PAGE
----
Defense Secretary Robert Gates urged Afghan President Hamid Karzai and his government to step up anti-corruption measures and to improve services as U.S.-led troops begin a “modest” drawdown this year.
A combination of “serious losses” for the Taliban and growth in the numbers and skill of the Afghan National Army and police puts the U.S. in a position “to consider some modest drawdowns beginning in July,” Gates said in a joint appearance with Karzai after their last meeting before the U.S. defense chief retires from office this month
“This shift in military momentum provides the Afghan government an opportunity to strengthen the confidence of its people though economic development, fair enforcement of the rule of law, attacking corruption, and the provision of basic services,” Gates told journalists in Kabul yesterday.
President Barack Obama has said he wants a “responsible” drawdown based on security conditions.
The North Atlantic Treaty Organization and other nations in the coalition, which have almost 150,000 troops in the war zone, plan to hand over the lead nationwide to Afghans in 2014.
“While the international commitment here is strong and durable, that commitment is not infinite, in either time or resources,” Gates said. “For the upcoming transition to be successful, the Afghan government and security forces must be willing to step up and take more and more responsibility for governing and defending their own territory.”
Bin Laden’s Death
Gates said it’s too soon to determine whether the U.S. killing of al-Qaeda leader Osama bin Laden last month has had any effect on the insurgency by the Taliban, which harbored his group in Afghanistan before being ousted from power by American forces after the Sept. 11 terrorist attacks.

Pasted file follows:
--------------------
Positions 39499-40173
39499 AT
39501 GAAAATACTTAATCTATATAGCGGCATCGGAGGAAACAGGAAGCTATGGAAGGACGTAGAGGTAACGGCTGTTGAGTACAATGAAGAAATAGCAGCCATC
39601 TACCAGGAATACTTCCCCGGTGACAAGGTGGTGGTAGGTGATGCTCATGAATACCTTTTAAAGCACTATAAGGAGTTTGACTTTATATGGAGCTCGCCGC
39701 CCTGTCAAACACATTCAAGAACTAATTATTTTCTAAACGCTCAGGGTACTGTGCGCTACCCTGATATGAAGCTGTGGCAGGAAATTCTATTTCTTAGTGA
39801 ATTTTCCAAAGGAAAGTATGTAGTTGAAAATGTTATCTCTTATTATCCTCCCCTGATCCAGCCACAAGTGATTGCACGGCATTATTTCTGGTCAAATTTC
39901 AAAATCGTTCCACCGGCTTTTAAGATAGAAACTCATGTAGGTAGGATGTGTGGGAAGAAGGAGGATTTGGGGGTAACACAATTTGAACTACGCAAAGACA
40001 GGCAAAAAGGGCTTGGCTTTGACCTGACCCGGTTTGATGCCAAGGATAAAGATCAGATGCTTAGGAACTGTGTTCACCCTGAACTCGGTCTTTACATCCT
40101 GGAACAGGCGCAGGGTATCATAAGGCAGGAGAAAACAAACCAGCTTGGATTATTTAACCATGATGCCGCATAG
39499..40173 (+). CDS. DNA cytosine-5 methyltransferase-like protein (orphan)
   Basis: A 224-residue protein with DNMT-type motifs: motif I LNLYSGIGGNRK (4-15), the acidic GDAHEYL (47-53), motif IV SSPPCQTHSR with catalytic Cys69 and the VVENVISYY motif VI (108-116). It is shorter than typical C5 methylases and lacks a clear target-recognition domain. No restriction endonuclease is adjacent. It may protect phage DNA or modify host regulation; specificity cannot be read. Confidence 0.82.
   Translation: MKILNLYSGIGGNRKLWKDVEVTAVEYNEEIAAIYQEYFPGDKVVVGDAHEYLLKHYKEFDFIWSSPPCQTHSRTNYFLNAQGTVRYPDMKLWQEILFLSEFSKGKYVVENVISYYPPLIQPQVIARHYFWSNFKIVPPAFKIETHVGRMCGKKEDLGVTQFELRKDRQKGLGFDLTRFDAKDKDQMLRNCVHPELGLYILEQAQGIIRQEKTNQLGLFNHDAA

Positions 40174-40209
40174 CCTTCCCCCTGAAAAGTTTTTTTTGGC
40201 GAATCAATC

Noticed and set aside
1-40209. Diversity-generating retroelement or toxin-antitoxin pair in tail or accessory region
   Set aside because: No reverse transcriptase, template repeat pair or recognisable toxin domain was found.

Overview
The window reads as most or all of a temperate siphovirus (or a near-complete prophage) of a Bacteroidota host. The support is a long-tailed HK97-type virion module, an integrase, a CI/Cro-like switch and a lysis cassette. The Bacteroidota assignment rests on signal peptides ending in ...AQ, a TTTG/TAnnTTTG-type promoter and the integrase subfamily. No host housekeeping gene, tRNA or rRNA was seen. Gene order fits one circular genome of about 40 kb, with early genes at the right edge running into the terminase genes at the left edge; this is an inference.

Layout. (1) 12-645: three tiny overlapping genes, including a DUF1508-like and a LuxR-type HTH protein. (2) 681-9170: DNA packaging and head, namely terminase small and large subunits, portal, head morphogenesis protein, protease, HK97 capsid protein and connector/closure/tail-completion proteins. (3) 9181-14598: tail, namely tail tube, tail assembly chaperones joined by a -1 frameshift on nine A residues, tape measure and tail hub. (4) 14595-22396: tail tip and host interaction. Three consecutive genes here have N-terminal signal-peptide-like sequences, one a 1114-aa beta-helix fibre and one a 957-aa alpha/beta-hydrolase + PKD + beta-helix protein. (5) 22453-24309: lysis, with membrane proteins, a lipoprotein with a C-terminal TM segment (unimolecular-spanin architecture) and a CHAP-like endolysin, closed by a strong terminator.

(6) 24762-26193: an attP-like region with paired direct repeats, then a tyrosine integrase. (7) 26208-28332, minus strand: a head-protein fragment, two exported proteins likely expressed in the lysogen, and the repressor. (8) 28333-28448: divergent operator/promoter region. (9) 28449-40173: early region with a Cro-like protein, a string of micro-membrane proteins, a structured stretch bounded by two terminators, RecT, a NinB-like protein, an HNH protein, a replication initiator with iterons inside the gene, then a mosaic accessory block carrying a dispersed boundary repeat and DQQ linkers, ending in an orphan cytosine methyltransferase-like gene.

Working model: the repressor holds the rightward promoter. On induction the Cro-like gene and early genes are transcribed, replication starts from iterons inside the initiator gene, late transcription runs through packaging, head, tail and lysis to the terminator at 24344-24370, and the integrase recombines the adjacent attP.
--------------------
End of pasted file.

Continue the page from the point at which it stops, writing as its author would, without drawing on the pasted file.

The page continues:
The U.S. hopes the killing of bin Laden may prompt Taliban leader Mullah Omar to sever his group’s ties with al-Qaeda because the affiliation was partly based on the two men’s personal relationship, Gates said. That might allow for reconciliation talks between the Taliban and the Afghan government, Gates said.
Karzai reiterated his recent call for coalition forces to stop raiding homes and risking civilian casualties. While Gates said coalition leaders “mourn and profoundly regret” such losses, he said the Taliban inflicts the vast majority of civilian casualties.
The civilian death toll in Afghanistan rose 20 percent in 2010 from the year before, with insurgent attacks accounting for more than 90 percent of the increase, according to an analysis of coalition data published in the journal Science and released in March. The analysis was similar to the findings of a separate United Nations report.
To contact the reporter on this story: Viola Gienger in Kabul, Afghanistan, at firstname.lastname@example.org
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